9/21/09 The clinic at last.

I got an e-mail from someone who's been reading my Pop Wuj journals, asking essentially, “What is this, some sort of initiation before you're allowed to do the work you know how to do already?” And in a way it is. The Cultural Competency lectures were invaluable as well as riveting. It's not enough to know a right way to do something. It has to be a right way in a given context. And a week isn't nearly long enough to grasp the context of a way of life so different from my own. It's just enough to help me grasp how much I don't understand, but that in itself is a good beginning. Last week was a hectic one since Sept. 15, El Dia de Independencia, is really at least a week's worth of parades & a fair. Sadly, we missed two Clinic days because of the holidays. Also, there are 5 or 6 medical volunteers who have been here for a couple of months in addition to the 3 of us, fresh from Cultural Competency, all looking for somewhere to help. As it happenned, the others all left after an hour & a half for a field trip, & we were understaffed. Pop Wuj Clinic is now housed in the aged school-building itself, taking over a large lounge area which isfor the intake area where volunteers take a brief history & measure weights & blood pressures, (no temperatures because there are no thermometers.) The Clinic also utilizes 2 small adjacent rooms which are locked when not in use. The first serves as the rudimentary exam rooms, divided in half by a screen. Of course, to get the second half, you need to avert your eyes as you walk past the patient in the first half. The second room is a remarkably wellsupplied pharmacy, albeit with an excess of Lotrimin AF & hydrocortisone cream & slim pickings of liquid antibiotics. The only sink in the area is in a decrepit bathroom & emits a trickle of cold water. I haven't wanted to dry my hands on the adjacent bath-towel. I've brought a supply of antibacterial wipes, & there is already a container of Purel that I saw used sporadically. Nobody seemed as horrified as I was by the lack of hygiene. The doctors, however, are a pleasant surprise. One has been involved for quite a time but has dropped back to an hour a day because of his own practice. The other is a young woman who is there for all 3 sessions. She does not have a practice of her. She's recently married to a German & leaves for a job in Hamburg in June. As we talked, I was impressed with their thought-processes & struck by how little our overall approach to medicine differed. At the end of a visit, they write directions for medication, and the patient takes the note to the “pharmacists,” a bunch of nervious volunteers trying to find the called-for medication on crowded, cluttered, dusty metal bookselves. The medications are varied, some in English, some in Spanish, in numerous strenghth & assorted package sizes. Many are whatever our friends didn't need, sample-sizes of infrequently used, odd drugs,that the reps were pushing. When don't have what we need, we rummage around & make do with whatever substitute is available. (For instance, I saw a 22 month old boy with an ear infection who had failed to improve with amoxicillin. Amoxicillin is the only liquid medication we had. I suggested a prescription for augmentin, but they were so concerned about the cost that I sent them home with three 250 mg Zithromax tablets to crush & give him daily. (It's reminiscent to what I tell my patients,”Brand A is my first choice for these reasons, & I'll give you a prescription for it, but if the pharmacist calls to tell it's not on your formulary, I'll prescribe something that is.”) The patient mix in small sampling I've seen similar to ours over-all, colds, gastroenteritis, allergies, asthma, urinary tract infection with a smatterring of patients I'd waste no time in referring. They care for a severely burned 10 year old girl & a woman whose ulcers look gangrenous to me. They managed the admission, evaluation & surgery for a 15 year-old with a large unrepaired myelomeningacoele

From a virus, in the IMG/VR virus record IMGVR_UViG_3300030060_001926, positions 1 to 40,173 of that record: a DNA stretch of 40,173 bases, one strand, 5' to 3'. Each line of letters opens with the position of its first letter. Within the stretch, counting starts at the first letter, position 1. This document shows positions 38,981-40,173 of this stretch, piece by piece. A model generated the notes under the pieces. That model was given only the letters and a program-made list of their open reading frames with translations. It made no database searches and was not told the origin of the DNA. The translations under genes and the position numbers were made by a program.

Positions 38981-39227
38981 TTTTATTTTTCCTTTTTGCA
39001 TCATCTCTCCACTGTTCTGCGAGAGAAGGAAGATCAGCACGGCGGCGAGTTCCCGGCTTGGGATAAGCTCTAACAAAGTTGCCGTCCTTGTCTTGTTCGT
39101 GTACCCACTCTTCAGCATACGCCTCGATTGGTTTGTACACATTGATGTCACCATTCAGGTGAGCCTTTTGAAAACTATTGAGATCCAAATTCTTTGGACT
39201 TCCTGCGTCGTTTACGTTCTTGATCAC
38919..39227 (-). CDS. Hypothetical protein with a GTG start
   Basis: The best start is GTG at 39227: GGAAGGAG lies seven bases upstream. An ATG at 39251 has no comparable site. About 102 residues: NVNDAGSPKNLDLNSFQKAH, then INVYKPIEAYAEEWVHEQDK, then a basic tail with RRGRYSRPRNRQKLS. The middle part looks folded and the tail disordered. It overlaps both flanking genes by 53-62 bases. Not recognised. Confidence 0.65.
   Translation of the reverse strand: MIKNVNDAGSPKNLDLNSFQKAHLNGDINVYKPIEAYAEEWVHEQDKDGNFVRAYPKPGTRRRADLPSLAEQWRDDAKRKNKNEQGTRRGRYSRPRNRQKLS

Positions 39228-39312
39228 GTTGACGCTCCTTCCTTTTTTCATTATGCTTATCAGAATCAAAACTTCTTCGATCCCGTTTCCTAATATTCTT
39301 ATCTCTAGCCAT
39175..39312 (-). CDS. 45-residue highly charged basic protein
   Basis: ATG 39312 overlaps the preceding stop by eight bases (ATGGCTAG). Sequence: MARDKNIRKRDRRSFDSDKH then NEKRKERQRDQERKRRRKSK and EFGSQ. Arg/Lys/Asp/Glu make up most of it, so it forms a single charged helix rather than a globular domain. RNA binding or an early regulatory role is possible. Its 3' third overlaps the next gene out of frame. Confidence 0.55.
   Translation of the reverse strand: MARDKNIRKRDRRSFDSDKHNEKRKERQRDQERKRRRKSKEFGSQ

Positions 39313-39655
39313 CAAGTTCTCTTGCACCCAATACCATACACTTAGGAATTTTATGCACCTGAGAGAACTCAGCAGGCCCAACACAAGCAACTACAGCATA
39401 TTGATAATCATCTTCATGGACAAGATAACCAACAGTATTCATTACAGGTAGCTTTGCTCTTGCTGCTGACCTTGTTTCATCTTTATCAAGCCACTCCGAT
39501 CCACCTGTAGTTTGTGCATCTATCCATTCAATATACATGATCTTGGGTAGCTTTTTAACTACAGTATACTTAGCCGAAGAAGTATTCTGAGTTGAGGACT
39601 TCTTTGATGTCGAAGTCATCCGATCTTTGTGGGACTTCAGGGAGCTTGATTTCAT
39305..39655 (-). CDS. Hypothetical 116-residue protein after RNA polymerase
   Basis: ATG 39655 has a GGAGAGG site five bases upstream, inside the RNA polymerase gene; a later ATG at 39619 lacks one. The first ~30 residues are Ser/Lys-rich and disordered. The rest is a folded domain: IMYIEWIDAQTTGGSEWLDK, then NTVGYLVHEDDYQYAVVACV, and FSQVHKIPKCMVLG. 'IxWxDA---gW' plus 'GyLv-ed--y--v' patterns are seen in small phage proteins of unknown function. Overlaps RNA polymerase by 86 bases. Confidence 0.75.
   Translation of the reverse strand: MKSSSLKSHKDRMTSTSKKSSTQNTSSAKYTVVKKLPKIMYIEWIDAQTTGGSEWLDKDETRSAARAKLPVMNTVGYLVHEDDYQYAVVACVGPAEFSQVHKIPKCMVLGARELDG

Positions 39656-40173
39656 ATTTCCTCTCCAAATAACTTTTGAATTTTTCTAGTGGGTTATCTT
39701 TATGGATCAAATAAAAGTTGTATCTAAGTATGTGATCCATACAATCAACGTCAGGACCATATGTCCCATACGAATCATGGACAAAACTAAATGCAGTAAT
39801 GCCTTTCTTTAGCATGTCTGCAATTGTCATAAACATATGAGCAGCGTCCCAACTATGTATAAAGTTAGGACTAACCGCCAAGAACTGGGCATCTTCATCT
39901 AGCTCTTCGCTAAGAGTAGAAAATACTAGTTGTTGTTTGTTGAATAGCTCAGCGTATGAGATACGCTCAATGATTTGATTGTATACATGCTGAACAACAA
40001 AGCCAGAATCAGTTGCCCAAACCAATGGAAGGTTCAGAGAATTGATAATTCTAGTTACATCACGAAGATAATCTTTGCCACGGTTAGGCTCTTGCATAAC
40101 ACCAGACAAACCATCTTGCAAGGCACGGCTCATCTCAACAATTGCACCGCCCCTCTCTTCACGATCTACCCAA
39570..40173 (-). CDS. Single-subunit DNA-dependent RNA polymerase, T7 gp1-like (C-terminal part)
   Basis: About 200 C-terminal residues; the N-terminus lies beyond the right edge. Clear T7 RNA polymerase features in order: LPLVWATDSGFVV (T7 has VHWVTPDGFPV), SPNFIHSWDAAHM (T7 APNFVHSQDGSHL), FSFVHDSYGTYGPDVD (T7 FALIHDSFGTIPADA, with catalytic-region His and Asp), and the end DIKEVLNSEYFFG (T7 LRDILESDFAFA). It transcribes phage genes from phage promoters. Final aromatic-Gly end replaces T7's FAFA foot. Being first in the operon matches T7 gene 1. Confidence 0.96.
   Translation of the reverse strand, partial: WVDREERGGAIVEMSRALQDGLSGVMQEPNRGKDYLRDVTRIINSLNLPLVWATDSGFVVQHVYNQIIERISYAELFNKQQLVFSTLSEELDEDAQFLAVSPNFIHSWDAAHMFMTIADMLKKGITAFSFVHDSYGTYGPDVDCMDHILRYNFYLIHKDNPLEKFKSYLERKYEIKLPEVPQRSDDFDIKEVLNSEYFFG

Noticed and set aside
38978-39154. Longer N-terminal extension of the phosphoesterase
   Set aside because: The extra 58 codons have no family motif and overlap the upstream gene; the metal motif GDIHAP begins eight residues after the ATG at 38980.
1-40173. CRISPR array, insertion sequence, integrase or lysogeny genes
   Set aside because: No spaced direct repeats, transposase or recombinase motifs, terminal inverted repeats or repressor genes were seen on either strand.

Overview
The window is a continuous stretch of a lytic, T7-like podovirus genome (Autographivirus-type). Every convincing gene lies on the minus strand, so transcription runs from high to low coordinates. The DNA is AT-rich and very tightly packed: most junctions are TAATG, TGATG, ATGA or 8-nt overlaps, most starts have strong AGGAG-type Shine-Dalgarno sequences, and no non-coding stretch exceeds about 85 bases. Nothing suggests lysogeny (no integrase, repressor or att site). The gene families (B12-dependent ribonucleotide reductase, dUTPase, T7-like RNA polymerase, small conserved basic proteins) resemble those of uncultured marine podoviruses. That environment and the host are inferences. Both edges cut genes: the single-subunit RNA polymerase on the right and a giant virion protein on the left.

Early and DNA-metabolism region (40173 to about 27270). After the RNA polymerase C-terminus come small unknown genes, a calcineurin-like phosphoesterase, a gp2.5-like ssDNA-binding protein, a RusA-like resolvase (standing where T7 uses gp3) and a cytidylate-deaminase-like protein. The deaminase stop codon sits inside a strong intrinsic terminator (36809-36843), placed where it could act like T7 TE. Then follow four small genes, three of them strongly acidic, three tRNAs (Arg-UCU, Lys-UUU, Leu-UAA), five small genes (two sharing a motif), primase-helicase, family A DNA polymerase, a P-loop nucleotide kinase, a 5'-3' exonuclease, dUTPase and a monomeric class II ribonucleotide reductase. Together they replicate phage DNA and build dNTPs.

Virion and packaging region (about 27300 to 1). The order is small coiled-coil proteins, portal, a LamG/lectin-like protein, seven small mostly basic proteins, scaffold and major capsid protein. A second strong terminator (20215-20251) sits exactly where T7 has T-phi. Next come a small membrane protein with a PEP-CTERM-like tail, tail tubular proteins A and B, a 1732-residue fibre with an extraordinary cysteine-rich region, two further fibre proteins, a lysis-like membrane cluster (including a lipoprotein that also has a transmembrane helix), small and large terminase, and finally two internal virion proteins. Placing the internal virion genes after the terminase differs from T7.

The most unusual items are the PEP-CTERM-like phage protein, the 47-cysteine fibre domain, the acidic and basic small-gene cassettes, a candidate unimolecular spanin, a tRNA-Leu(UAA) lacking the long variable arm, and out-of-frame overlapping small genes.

(spinal bifida) whose decubitus ulcers have become infected & are further lessing her quality of life. Pop Wuj is associated with a midwife in an outlying Mayan community with whom I visited yesterday. In the course of a busy morning, she care for numerous pregnant women including 2 who should deliver in the 2 days. (Dona Anna has delivered over 1400 babies.) The mother of one delivered 2 months ago was still bleeding & received a shot of Vitamin K, flagyl & an antibiotic. This was a recurring pattern here as well as the Clinic. She administered a depro-provera shot to a woman who appeared to be in her forties. She also confirmed 2 pregnancies. The first of these is a 15 year-old (still dressing in traditional clothing, but wearing lightly. beautifully applied made-up) who has been denying any possibility of pregnancy to her mother for 4 months. The second was a young mother of four, now 4 weeks pregnant. Her husband has been an illegal worker in the US for 4 years, & she would have liked to have an abortion, but Dona Anna told her sadly that is illegal & impossible. But Dona Anna's practice is not limited to OB/GYN. The morning we were there she saw a several. children as well. But the saddest case we saw was a aged, frail, emaciated women brought in by four of her concerned adult children. For 2 weeks But there are significant differences in methods of practice. Patients routinely leave with a bag of 3 or 4 medicines, virtually always including an antibiotic unless the presenting problem is hypertension. Dona Anna gave intramuscular antibiotic injections to a few of her patients as well as sending home oral ones. More surprising to me than that though, is the paucity of physical examination. The Mayas are modest & don't care to undress before strangers & little effort is made to encourage them to do so. My first morning I hunted down a rag & scrubbed the settled dust off of the exam table, only to find that it was never used. Patients were examined around & through their clothes, often seated in a chair. The first patient I observe was a 14 year old girl with a recurrent cough through-out her life. She was currently on singulair & albuterol. She had taken several courses of antibiotics & and improved with each of the but was never well. Several days after completion she worsened again. The doctor explained to the family that in addition to asthma (for which she added a controller, symbacort, to her routine) she might have a chronic sinus infection. Rather than palpating her sinus (which I later found to be tender) she gave her a requisition for a sinus x-ray, & when she returned with it several days later at the next Clinic, she treated her for 21 days. Especial in light of the poverty of most of patients, I don't know why she didn't treat her based on history & physical. Addendum 9/25/09 Today I had the opportunity to observe the other doctor with a couple of other patients while I was waiting for pediatric patients to check in. He was very thorough, did fairly full exams & a superb job of explaining the disease processes & management plan as well as reenforcing necessary life-style changes.